"The question is, 'Do I put it in the database or in the file system and then put a reference to that file in the database?' And allegedly for reasons of performance, people have preferred to keep the file in the file system and the tag in the database. It's a little easier for programming and seems to make sense when doing backups, [because] you don't have to worry about database corruption. But here you can do both. It's in the file system, but the database treats it as if it were part of the database. That means if you do things and start a transaction against the database and then have to roll it back -- if an operation deletes a photo, you can roll back the transaction and the file will actually come back. You can access it as a file or as a store."
Database support for spatial data should enable developers to more easily build location-based applications. Integration with Microsoft's Virtual Earth will be delivered via a separate SDK with the next CTP, Ajenstat said. At TechEd in Barcelona, the company will trot out a list of partners for its location-application push including ESRI, Spatial point, Space Software, and SWSoft.
Ajenstat downplayed any
negative impact on developers from Microsoft's decision to hold
back the ADO.NET Entity Framework, which was to ship with Visual Studio 2008, with the later SQL Server 2008 instead. (Visual Studio 2008 is due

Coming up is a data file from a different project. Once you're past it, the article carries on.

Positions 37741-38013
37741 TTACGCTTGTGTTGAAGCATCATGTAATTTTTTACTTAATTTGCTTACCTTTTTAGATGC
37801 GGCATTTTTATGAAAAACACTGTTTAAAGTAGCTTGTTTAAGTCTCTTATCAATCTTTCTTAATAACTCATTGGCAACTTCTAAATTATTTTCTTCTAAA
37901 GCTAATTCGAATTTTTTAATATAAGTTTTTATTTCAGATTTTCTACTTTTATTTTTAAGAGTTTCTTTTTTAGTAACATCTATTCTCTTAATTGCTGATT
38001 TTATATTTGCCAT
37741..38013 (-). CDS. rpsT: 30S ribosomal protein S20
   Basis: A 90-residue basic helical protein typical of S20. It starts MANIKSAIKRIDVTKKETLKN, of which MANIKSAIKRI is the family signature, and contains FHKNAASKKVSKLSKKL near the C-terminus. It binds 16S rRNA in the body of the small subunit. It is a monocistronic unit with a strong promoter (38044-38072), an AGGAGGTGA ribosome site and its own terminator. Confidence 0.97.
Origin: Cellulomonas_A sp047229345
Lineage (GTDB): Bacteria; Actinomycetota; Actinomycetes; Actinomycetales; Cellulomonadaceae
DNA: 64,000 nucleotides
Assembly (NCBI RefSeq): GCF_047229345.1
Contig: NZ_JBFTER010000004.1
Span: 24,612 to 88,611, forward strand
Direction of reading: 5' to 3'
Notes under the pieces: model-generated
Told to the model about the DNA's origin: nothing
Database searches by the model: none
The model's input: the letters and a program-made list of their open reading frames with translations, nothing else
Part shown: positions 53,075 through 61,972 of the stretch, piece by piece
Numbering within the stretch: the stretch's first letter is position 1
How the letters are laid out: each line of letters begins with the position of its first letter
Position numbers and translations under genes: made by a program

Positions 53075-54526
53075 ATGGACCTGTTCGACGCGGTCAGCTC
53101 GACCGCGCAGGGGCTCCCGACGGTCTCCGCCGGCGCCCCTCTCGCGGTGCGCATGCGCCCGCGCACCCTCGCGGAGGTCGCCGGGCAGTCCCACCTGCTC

To sync up the releases, Microsoft will ship an update to Visual Studio when SQL Server 2008 ships. The Entity Framework is now in beta 2 and Ajenstat expects another beta around the time Visual Studio 2008 itself ships.
The Entity Framework promises to let developers work at a higher conceptual level, so they will not necessarily have to know too much about the inner workings of the data setup.
"If you're a developer today, you need to know how the data is structured, how the tables were built. And developers are not necessarily database people," Ajenstat said.
The Entity Framework builds on Microsoft's LINQ,
which lets developers work in the programming languages they know rather than with strings of database code. "The Entity Framework raises the abstraction layer [further], so developers can work with common sense objects," Ajenstat said.
It will also let developers use plug-ins to connect to Oracle, MySQL, Sybase and other data sources.
Inclusion of the new graphical technology, acquired by Microsoft from Dundas, is also a big deal to many developers. "That's huge for us. We're a big consumer of SQL Server reporting services and we do a lot of views and charts. While the current reporting services are good, there wasn't a lot of depth to the report options. It wasn't as deep as say Crystal Reports," said Peter Hammond, CEO of Cybersavvy, a Redmond, Wash.
Developers said this release is relatively incremental compared with SQL Server 2005, which represented a huge leap from the previous version.
"We're still focused on SQL Server 2005 because we need it to develop on and sell now. We see SQL Server 2008 as more evolutionary vs.
revolutionary. They're putting the Dundas stuff in which is good and will help us create dashboards," said Lee Blackstone, CEO of Blackstone & Cullen, an Atlanta-based database expert.
None of these new features "are hugely revolutionary," Brust agreed. "This is a much smaller release than SQL Server 2005 and that's probably good. A lot of shops are still running the previous release and it'll be helpful that this is not as big a leap," Brust said.
Barbara Darrow is RDN’s industry editor.